The preview party takes place out in the courtyard and on all four floors inside. The weather was fine, with no rain, although there were showers in surrounding communities on Friday night and wet roads for the drive home.
Harold Cole and Bettina Krainin of Woodbury, Connecticut, asked $1650 for the child’s chair in old paint. It is on a maple scrubbed-top table, $5800. The pair of Salem, Massachusetts, Windsor chairs pulled up to it was $4200.
The Hanebergs of East Lyme, Connecticut, asked $15,000 for this dressing table with a scalloped top, made in Wethersfield, Connecticut, 1760-80. They labeled it the best of the Connecticut River valley, and they pointed out elements that suggest this school of Connecticut cabinetmaking, such as the knee returns applied to the front of the apron, the 1¼" stock used for the top pegged to the case, round disks under the pad feet, legs made of birch, and the drawers resting on the front rails that are tenoned into the back but not through the backboard. The brasses were replaced.
This small English corner cupboard was $4800 from Priscilla Boyd Angelos of Meetinghouse Antiques, Fort Washington, Pennsylvania.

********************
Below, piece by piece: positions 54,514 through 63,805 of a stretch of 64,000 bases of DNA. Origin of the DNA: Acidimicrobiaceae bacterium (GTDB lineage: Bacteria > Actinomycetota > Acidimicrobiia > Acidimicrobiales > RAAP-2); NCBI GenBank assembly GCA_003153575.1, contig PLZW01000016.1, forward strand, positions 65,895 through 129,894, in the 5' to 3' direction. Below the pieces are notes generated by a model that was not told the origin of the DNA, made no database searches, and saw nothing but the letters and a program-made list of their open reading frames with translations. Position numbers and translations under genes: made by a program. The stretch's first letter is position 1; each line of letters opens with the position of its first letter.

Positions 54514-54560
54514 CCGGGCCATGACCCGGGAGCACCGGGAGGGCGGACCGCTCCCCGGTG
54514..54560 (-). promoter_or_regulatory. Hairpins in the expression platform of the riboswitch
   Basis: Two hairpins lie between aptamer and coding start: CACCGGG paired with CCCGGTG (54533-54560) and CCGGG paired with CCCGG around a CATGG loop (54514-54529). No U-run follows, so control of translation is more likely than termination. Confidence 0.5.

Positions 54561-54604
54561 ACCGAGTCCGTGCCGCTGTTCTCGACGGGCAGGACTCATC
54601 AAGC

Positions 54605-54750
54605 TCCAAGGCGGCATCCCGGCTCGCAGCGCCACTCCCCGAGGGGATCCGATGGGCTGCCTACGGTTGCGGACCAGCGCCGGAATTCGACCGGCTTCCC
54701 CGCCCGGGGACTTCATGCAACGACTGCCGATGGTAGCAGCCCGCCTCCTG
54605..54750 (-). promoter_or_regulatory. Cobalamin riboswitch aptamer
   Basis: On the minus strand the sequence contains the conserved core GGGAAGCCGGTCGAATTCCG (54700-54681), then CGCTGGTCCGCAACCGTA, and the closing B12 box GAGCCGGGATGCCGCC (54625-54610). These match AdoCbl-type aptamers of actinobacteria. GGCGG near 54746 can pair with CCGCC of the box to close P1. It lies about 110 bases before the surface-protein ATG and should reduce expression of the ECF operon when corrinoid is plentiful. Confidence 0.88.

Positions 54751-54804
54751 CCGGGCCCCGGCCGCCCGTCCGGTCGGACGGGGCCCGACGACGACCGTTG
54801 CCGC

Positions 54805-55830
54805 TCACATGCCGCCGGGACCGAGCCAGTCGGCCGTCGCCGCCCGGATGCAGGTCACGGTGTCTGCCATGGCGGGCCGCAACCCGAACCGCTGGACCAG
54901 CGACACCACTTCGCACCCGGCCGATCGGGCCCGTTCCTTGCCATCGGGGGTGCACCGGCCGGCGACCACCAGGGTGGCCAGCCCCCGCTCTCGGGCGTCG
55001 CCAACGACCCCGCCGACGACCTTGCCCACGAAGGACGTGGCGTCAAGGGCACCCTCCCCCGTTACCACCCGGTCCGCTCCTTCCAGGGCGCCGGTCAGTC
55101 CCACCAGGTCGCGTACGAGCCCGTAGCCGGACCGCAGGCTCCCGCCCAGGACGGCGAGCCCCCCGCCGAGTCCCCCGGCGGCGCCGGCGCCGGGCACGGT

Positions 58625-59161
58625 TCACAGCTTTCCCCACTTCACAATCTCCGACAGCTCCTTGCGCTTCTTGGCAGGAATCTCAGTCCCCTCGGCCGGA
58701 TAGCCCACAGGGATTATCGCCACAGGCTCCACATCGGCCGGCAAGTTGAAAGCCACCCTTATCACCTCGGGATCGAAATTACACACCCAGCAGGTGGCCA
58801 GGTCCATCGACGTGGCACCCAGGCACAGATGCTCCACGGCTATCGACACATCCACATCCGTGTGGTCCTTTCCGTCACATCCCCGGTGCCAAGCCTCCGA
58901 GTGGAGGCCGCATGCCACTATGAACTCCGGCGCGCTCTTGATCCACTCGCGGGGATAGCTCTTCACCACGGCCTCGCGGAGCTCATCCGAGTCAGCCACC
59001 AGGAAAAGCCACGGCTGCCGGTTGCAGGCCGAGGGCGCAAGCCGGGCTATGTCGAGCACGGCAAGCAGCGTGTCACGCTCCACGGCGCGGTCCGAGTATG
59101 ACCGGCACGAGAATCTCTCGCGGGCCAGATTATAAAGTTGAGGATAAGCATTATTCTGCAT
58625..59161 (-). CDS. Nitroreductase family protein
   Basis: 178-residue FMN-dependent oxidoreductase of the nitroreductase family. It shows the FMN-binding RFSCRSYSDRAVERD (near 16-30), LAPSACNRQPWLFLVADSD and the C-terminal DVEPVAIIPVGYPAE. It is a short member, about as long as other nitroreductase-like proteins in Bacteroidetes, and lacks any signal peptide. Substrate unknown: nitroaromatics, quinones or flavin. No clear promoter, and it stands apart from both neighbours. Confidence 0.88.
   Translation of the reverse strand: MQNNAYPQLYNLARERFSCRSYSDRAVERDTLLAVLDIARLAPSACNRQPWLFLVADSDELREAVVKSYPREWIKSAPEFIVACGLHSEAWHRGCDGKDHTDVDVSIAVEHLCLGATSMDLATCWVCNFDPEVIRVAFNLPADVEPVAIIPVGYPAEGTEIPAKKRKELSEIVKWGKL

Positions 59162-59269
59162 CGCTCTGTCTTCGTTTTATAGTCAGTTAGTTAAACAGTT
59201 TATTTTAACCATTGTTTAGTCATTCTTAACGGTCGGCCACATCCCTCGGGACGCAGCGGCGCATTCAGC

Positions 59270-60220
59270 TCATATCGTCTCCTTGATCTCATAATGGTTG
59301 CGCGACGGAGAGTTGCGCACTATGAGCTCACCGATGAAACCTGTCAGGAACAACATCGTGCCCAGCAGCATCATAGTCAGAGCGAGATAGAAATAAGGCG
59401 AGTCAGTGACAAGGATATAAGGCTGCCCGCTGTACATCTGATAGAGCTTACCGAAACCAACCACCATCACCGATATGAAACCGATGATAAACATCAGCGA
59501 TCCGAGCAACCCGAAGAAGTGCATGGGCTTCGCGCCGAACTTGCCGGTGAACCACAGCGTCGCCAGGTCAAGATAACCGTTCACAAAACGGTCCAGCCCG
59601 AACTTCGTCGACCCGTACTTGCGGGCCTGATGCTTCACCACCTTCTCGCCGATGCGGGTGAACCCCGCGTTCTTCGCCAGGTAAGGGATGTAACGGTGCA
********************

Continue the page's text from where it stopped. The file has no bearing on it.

Margaret Sutor Johnson of Lafayette Hill, Pennsylvania, and Bill Shaeffer of Glyndon, Maryland, shared a stand and offered this creamware veilleuse, a candlestick, cup, and warmer, for an invalid to keep tea warm, for $950; the set of creamware coasters with reticulated sides was $740.
Brennan & Mouilleseaux, Northfield, Connecticut, asked $5600 for the Philadelphia sofa of mahogany and mahogany veneer, circa 1830. The Classical footstools were $1650.
Brandywine River Museum of Art Antiques Show, Chadds Ford, Pennsylvania
For more than four decades the Brandywine River Museum of Art Antiques Show has been a tradition on Memorial Day weekend. It is a diverse show that features mainly Americana, but with a good bit of English furniture, and ceramics is a strong suit. There are always some good paintings. With Longwood Gardens up the road, garden ornaments and garden furniture sell to gardeners. And with Winterthur down the road, it draws a well-informed audience. Moreover, it is in the region of the country where people live in 18th-century stone or Colonial Revival houses, and antiques go with the architecture, although dealers will tell you antiques go with modern design as well. It is a small show, 31 dealers, so every dealer has a chance at a piece of the pie.